It is putting tenants at the heart of plans to help boost the award-winning Evening Times campaign to improve the city street by street.
Jacqueline Norwood, the association's assistant director for neighbourhood services, said: "Our Gold Standard plans dovetail with the Streets Ahead campaign because they are both about people who want to improve their communities."
Tenants are being asked to help raise environmental standards by grading their communities and agreeing how they can be improved.
It is hoped all communities will reach the new 'Gold Standard' and become some of the most sought-after neighbourhoods in the city.
Residents are being invited to join panels – called Local Environmental Action Forums – to score their neighbourhoods gold, silver or bronze and draw up a plan to reach the highest standard.
Issues they will look at include the cleanliness of back courts, closes and foyers and the state of grassy areas around homes.
Those on the panels will become part of our Street Champions network across the city. GHA will listen to their recommendations – and GHA environmental teams will take the action needed to dramatically improve the areas.
Gordon Sloan, chairman of GHA, said: "Our investment work has already improved tenants' quality of life in our communities, but we want all our neighbourhoods to be safe, clean and well-maintained.
"The new groups will grade neighbourhoods and agree a plan on how they can be improved.
"Tenants will play a central role in helping us raise standards all over Glasgow – and make sure we maintain them."
The plan is for tenants to help all GHA neighbourhoods reach the Gold Standard within three years.
A total of 14 Local Environmental Action Forums panels will be set up, with up to 15 tenants in each.
The groups will be part of Glasgow Housing Association's integrated environmental service, with locally-controlled environmental wardens, arborists, gardeners and mobile night wardens.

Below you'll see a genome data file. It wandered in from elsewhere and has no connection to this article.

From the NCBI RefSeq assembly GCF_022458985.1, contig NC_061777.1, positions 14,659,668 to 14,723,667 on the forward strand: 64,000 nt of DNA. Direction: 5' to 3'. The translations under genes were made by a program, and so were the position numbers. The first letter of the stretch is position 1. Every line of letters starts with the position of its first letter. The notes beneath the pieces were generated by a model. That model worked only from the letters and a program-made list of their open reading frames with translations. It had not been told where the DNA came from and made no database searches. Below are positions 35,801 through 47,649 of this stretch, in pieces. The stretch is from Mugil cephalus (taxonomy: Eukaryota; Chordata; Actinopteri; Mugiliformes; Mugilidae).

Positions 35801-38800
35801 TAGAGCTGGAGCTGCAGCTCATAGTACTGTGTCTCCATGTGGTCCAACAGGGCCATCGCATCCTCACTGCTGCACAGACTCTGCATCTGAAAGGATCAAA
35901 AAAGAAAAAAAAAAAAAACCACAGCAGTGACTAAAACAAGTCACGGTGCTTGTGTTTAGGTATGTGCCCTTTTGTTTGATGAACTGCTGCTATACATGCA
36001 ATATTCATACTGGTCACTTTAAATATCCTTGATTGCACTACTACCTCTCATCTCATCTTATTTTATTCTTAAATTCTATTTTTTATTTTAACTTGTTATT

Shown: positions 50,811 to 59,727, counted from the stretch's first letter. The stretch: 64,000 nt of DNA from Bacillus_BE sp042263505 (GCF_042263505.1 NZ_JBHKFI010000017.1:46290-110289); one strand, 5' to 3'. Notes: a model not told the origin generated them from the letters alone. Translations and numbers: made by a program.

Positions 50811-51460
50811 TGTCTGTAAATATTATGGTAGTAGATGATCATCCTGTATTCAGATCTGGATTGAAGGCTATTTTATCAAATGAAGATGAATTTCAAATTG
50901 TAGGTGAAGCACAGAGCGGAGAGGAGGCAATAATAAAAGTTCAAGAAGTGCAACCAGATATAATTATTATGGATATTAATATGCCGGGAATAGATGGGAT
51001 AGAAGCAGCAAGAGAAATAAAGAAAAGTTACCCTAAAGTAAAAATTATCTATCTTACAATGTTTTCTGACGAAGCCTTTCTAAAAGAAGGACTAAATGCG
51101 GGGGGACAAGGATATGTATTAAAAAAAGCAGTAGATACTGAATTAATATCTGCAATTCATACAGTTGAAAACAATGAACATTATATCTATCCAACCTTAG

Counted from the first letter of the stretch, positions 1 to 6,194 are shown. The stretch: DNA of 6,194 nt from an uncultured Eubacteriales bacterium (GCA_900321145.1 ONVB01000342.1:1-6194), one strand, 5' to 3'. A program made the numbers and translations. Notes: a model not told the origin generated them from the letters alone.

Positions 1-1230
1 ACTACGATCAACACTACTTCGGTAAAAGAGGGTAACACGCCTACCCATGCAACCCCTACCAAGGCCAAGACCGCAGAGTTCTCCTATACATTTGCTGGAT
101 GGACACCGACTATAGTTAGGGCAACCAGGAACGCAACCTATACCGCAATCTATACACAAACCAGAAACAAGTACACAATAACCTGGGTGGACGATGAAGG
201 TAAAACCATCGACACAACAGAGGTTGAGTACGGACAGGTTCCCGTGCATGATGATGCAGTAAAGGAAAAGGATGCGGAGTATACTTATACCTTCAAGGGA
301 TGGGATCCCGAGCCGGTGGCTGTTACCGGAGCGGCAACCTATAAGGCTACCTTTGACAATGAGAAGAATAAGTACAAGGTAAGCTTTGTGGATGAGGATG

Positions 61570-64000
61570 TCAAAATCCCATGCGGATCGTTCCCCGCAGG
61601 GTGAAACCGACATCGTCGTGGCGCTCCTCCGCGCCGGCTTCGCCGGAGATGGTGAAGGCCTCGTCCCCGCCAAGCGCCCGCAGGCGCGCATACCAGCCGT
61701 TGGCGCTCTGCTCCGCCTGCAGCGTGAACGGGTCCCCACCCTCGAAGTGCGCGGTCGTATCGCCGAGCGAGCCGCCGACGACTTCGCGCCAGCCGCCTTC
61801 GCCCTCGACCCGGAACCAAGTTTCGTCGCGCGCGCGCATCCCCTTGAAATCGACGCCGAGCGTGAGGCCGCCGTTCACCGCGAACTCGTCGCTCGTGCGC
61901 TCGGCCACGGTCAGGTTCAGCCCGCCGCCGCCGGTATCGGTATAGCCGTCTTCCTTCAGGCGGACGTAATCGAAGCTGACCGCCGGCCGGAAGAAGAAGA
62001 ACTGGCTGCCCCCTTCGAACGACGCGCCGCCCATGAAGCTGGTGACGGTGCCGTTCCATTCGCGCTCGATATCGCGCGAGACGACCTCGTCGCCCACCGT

They will work in partnership with Glasgow City Council and, for example, GHA's new Enforcement Officers, who also monitor the environment to make sure dog fouling and fly-tipping are not blighting communities.
Ms Norwood added: "Our new Gold Standard will be a mark of excellence – a consistent standard everyone is entitled to.
"We want people to be proud of where they live and proud to have friends and family visit.
"So far, the response from tenants has been fantastic.
"The Evening Times' Streets Ahead campaign has already shown people in Glasgow are willing to work to improve their communities and we plan to build on that and take things one step further."
Barry Moore has lived in Scotstoun for nine years and was delighted to take part in the GHA's successful Gold Standard pilot last year.
The 43-year-old said: "GHA has already improved the inside of many homes here, but it is the exteriors that really make a huge difference to how you feel about where you live and how people see it.
"The Gold Standard is a great idea because it encourages people to look after the areas they live in. Things such as the Evening Times Streets Ahead campaign are changing the city for the better."
Henry Weldon, Barry's neighbour, moved into the area three years ago and has seen a huge change in standards.
He said: "It used to be quite depressing, with overgrown hedges and litter, but it has been tidied up and is a much nicer place to live in.
"People now treat it with respect and that is good for all of us."